Friday, June 27, 2014

Journals, Journals, Journals!

Reading genealogical journals is a wonderful way to learn more about history, techniques, records, and family stories, all of which can help you advance their research.  I really enjoy being the editor of three journals.  It gives me incredible opportunities to read fascinating stories, and I learn something from every submission.  But it does keep me busy!

I was a little behind schedule (again!; I have to stop getting sick), and the most recent issues of all three journals ended up being published in less than a month.  While I'm catching up on the intended publishing schedule, I realized I hadn't told everyone about the articles in these issues.  So now I'm caught up on that also!

The March 2014 issue of The Galitzianer actually went out in late May (oops!).  In addition to the outpouring of information in the research column, the issue also includes articles about efforts to preserve Jewish history in Bolechów, how Jewish refugees from Galicia ended up being stateless after World War I, how someone learned his mother's original given name and then visited the site of his uncle's former hat shop in L'viv, and some of the revelations learned during twenty years of research into a family.  (I am catching up on The Galitzianer, and the June issue should be out in July.)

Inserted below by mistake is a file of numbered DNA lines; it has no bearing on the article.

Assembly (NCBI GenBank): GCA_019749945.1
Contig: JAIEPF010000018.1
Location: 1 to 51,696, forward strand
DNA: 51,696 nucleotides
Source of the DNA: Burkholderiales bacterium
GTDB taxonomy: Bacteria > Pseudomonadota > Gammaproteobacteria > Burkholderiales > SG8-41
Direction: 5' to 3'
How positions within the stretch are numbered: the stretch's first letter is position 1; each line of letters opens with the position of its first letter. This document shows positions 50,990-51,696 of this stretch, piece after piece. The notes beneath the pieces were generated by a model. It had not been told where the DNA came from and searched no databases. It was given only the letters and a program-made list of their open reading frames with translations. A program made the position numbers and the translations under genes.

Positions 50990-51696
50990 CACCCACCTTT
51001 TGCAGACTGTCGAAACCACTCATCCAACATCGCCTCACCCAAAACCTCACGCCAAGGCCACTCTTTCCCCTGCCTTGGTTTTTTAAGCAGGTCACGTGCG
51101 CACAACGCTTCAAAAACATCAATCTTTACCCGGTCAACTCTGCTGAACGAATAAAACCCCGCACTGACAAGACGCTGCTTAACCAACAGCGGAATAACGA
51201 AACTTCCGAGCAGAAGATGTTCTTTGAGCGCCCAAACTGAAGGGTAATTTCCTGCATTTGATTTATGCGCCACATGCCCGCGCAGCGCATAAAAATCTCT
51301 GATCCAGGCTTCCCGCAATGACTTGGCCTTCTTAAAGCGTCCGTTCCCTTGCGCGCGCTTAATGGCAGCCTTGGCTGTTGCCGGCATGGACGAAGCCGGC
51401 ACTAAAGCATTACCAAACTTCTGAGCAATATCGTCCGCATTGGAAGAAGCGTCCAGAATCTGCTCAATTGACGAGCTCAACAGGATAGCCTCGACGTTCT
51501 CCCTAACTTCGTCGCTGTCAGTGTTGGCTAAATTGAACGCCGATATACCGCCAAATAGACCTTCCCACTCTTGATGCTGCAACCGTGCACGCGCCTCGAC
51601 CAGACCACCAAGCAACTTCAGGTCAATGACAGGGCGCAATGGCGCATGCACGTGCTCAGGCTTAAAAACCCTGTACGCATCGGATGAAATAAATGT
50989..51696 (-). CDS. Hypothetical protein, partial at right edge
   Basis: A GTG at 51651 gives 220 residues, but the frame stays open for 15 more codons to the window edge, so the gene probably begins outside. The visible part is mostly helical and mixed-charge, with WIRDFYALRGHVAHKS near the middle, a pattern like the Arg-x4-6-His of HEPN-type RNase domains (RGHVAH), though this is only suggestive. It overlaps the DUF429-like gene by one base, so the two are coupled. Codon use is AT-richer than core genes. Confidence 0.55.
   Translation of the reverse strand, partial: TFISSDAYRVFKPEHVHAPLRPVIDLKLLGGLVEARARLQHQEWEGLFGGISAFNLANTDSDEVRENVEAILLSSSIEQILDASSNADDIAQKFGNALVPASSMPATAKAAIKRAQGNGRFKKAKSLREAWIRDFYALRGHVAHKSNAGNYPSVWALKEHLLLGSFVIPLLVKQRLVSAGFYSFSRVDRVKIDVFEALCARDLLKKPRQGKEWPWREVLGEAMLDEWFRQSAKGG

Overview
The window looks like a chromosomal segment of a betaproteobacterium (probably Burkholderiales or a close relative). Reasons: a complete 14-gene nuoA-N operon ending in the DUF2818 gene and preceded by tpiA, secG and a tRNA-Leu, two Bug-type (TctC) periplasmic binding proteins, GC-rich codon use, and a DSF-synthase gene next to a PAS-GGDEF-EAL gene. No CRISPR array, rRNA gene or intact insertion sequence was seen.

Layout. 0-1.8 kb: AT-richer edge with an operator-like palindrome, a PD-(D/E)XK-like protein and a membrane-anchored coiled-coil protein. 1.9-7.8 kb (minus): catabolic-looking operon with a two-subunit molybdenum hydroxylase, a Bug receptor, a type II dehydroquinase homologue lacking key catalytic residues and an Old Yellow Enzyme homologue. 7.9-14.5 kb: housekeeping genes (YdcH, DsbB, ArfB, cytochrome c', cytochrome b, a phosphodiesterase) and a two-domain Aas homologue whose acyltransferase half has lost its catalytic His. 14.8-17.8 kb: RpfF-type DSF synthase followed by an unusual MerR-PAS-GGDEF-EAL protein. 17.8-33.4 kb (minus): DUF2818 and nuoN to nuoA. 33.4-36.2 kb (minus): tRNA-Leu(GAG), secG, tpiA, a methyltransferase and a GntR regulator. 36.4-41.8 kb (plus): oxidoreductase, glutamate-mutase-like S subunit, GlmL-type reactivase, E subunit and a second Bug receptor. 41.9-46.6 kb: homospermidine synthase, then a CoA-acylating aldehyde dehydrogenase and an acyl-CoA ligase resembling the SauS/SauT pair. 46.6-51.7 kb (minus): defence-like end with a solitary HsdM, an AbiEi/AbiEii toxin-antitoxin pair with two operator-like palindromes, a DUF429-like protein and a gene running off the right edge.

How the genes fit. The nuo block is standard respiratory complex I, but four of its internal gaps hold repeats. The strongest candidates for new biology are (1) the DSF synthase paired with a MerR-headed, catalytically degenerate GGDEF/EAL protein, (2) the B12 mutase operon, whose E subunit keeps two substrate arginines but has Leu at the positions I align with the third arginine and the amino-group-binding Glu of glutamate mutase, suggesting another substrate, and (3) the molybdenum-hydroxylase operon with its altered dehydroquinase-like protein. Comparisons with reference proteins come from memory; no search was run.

The May 2014 issue of ZichronNote went out the first week of June (pretty close!).  The president's column took a strong stand on an issue affecting almost all Jewish genealogical societies.  Other articles discuss a World War II refugee camp created in upstate New York, the discovery of a long-lost relative still living in Israel (just in time, as it turned out), genealogy resources available at the Portuguese Fraternal Society of America, and a report from the SFBAJGS treasurer on how the society spent its money in 2013.  (The August ZichronNote should definitely be out on time.)

The Spring 2014 issue of The Baobab Tree just barely squeaked in on schedule (hooray!), because summer didn't officially start until June 21.  The lead article is a stunning example of using traditional genealogical research, oral history, and DNA to piece together a family history reaching back to the 17th century.  The rest of the issue includes articles about newly freed slaves in Indiana enrolling in Freedmen's Schools, a personal retrospective on Black History Month, and a mystery photo taken during the fire after the 1906 San Francisco earthquake, and the popular Genealogy 101 column's take on the federal census.  (I"m going to try to get the next Baobab out in July; keep your fingers crossed.)

The only bad thing about these great journals?  You have to become a member of each society to receive a subscription.  If these article descriptions have piqued your curiosity, visit Gesher Galicia (for The Galitzianer), the San Francisco Bay Area Jewish Genealogical Society (for ZichronNote), and the African American Genealogical Society of Northern California (for The Baobab Tree) to join and get your copies today!

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